Impacts of Climate Change and Land Use  on the Southwestern United States

Drought and Ranching in Arizona: A Case of Vulnerability

Domenici Press Release

June 24, 1996


Senator Asks President to Break White House
Logjam on Drought Assistance

WASHINGTON -- Senator Pete Domenici today asked the President to break a logjam in the White House to an initiative to provide direct relief for victims of the continuing drought in the Southwest.

Domenici told the President that he has learned that the U.S. Department of Agriculture (USDA) has submitted a drought aid plan to the White House Office of Management and Budget more than 10 days ago and has not received approval to move forward.

"As you most certainly witnessed during your recent trip to New Mexico, the drought has had a devastating impact on the agricultural production in Southwest, and I would appreciate your assurance that any problems in clearing this proposal through the White House will be resolved immediately," Domenici said in a letter to the President.

"I fully expect that Secretary Glickman's proposal will provide desperately needed relief to the livestock producers of New Mexico and the Southwest," Domenici said.

Domenici was informed that the proposal had been submitted when he made a call to Agriculture Secretary Glickman to inquire why the USDA has failed to move on real efforts to directly assist the drought-stricken livestock producers, particularly in terms of releasing more than 45 million bushels of feed grain held in emergency reserve. The call was made to accompany a letter Domenici sent to Glickman.

In his letter to Glickman, Domenici reminded Glickman of a number of problems facing producers due to the drought, saying that producers in New Mexico and in the Southwest have been forced to liquidate significant portions of their herds in order to prevent long-term damage to the forage resources.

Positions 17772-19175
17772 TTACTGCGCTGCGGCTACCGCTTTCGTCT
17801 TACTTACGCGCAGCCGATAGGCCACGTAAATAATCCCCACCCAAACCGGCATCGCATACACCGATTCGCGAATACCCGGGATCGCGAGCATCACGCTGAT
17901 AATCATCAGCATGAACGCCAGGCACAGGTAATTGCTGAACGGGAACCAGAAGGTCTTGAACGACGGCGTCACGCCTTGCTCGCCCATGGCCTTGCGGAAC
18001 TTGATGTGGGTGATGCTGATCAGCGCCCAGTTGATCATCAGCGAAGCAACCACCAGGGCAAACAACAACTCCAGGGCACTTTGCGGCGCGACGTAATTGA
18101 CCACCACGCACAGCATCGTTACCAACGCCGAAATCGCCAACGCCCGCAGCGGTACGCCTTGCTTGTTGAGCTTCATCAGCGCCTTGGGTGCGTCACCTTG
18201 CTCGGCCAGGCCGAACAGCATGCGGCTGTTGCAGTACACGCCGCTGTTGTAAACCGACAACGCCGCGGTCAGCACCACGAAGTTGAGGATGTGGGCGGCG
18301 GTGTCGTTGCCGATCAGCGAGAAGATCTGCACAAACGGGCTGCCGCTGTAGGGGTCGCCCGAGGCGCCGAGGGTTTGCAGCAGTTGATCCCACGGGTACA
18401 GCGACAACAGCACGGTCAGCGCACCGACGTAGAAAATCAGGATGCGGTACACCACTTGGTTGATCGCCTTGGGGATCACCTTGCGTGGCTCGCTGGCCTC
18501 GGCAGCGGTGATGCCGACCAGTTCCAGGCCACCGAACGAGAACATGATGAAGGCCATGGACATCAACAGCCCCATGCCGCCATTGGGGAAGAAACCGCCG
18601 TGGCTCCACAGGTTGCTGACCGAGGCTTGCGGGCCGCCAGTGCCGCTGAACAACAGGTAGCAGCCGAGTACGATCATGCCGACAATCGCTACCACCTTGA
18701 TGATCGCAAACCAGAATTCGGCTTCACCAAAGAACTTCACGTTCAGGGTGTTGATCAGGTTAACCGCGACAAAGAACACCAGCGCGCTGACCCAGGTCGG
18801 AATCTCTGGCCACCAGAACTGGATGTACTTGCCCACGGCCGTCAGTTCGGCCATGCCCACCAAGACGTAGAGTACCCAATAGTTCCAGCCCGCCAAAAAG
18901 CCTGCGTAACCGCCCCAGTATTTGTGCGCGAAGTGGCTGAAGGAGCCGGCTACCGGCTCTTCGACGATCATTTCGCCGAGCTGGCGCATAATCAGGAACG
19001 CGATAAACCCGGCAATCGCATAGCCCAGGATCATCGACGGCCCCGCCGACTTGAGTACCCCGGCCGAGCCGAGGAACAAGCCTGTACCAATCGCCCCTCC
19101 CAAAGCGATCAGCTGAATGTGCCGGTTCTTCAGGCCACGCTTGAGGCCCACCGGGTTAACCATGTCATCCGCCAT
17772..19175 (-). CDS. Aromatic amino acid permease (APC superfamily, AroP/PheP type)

"The Department has failed to provide any practical relief to those livestock producers who operate on federal land. This is of particular concern in New Mexico where the announced extension of the Emergency Livestock Feed Program is of benefit to producers in only three of 33 counties," Domenici said.

"This has had a devastating effect on not only the producers themselves, but on the rural economies of the area as well," Domenici said.

Domenici asked Glickman to answer a series of questions regarding the Department's failure to carry out acts that would assist drought-stricken producers:

An additional concern involves regulatory requirements of the Federal Crop Insurance Program. Dryland cotton producers have been provided with some planting flexibility, but producers of other crops continue to operate under an unreasonable regulatory system that requires farmers to plant a crop when there is little or no chance of it ever being harvested.

Domenici said that he has received reports from producers that Farm Services Agency personnel are not receiving adequate information on policy announcements.

"Frankly, I find it unacceptable for agency personnel to be forced to rely on news releases as their primary source of information related to policy adjustments. In emergency situations, such as the drought in the Southwest, there must be expedited procedures for disseminating official program information to field personnel who are responsible for delivering assistance to those who qualify," Domenici said.

Congress has passed a number of resolutions sponsored by Domenici and others to help assist the producers, including those that urge the Secretary to release feed grains currently held by the USDA in emergency reserves.

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